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Iran plane crash faces questions over how probe will proceed amid tensions

Click to play video '63 Canadians among the dead after plane crashes during take-off in Iran' 63 Canadians among the dead after plane crashes during take-off in Iran
WATCH: We are starting to learn more about the 63 Canadians killed in a plane crash just outside of Tehran, Iran – Jan 8, 2020

Efforts continue to try to determine the cause of a plane crash in Iran overnight that killed 176 people, including 63 Canadians and 82 Iranians.

But amid heightened political tensions between Iran and the United States, the Iranian transportation authority is refusing to hand over the black box from the crashed aircraft to either Boeing, the plane’s manufacturer, or any American authorities.

That’s raising questions about how the investigation into the cause of the deadly crash will proceed, with political and aviation experts urging Iran to be transparent and share any information about what happened with other countries capable of interpreting the black box data.

LISTEN: Aviation expert Jock Williams joins Danielle Smith to discuss the challenges in getting the black boxes from the Iranian government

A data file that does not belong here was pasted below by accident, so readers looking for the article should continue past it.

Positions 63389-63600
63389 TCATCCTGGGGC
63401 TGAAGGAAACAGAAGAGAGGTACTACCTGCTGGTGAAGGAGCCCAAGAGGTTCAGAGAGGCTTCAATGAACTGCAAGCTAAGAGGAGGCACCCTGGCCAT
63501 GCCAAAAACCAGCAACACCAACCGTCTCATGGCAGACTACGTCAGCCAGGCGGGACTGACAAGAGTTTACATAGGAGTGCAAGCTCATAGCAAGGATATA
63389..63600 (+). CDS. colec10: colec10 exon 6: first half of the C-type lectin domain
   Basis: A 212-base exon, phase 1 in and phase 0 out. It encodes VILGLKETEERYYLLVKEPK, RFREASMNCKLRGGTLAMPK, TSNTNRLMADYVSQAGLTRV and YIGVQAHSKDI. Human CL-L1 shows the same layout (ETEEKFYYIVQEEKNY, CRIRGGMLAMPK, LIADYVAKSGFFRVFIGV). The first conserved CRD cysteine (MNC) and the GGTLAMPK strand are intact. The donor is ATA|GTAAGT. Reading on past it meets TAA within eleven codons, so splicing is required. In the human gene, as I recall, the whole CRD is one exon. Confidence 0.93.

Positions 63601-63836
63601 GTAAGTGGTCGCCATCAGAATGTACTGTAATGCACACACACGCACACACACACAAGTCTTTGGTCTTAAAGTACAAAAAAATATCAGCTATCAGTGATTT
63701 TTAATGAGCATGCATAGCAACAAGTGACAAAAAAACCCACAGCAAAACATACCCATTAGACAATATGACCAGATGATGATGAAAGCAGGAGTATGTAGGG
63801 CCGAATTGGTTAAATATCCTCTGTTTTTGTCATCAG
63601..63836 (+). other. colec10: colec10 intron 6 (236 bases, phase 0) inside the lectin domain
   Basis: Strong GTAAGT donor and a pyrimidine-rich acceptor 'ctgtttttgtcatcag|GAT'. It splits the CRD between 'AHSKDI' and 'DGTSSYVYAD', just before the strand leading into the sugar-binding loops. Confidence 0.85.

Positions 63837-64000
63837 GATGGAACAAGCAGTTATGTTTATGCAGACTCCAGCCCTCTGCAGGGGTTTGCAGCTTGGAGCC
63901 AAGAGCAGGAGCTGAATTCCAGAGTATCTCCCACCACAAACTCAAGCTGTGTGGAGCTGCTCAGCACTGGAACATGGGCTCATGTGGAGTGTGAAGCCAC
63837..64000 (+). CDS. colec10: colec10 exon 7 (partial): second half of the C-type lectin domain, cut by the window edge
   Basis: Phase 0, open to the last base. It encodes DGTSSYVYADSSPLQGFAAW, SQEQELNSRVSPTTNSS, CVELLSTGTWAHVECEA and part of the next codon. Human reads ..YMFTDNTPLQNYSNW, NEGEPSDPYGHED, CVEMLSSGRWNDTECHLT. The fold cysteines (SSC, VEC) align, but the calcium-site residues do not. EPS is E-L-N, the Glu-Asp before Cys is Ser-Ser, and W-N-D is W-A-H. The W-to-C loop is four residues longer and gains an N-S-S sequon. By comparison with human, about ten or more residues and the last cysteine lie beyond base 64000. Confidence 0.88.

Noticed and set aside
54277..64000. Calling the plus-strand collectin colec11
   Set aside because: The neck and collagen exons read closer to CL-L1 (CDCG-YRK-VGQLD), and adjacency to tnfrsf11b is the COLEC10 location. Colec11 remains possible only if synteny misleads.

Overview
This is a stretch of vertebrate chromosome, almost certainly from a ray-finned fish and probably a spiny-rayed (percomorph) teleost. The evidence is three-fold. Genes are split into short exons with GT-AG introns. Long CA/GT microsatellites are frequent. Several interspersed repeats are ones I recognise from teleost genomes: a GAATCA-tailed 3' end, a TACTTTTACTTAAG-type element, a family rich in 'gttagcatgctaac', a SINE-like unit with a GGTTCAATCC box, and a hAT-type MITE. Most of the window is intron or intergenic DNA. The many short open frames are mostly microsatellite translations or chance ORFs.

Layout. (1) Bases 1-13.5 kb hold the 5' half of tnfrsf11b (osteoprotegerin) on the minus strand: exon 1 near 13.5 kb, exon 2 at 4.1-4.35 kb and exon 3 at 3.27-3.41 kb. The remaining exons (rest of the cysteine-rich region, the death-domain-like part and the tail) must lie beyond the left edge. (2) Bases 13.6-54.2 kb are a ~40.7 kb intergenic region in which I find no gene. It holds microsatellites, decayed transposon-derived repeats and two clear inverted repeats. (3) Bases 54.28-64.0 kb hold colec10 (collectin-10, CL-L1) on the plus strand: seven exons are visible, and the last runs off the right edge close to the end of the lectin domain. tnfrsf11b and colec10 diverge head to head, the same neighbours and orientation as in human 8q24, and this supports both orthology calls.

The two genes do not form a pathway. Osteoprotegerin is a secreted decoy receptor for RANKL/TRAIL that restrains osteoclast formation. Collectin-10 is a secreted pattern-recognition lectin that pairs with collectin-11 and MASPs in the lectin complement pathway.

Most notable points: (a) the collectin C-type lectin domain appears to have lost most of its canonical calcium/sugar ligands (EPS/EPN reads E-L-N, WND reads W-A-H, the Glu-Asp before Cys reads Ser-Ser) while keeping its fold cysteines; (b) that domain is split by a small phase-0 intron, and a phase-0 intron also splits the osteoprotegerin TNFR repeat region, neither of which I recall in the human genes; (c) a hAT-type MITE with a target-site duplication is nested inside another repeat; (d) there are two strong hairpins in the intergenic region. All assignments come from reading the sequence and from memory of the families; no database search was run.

“There’s no requirement for them to hand over the black boxes to the United States, but it would be handy if they would hand them over to some other country that has the necessary equipment to read the data,” said Jock Williams, a retired fighter pilot and aircraft accident investigator with Transport Canada.

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“The Germans have it, the Americans have it, Canada has a wonderful capacity to read these things. So there are many other nations besides the United States, and you can understand the political situation with the United States and Iran is not good right now, but it doesn’t have to go to the United States.”

READ MORE: Here is what we know about the Canadians killed in the Iran plane crash

Black boxes are protected data recorders that log virtually all information about an aircraft during a flight.

They do this using a flight data recorder and a cockpit voice recorder, and are designed to withstand crashes on land and at sea in order to be able to provide investigators with the necessary data to uncover the cause of a crash or accident.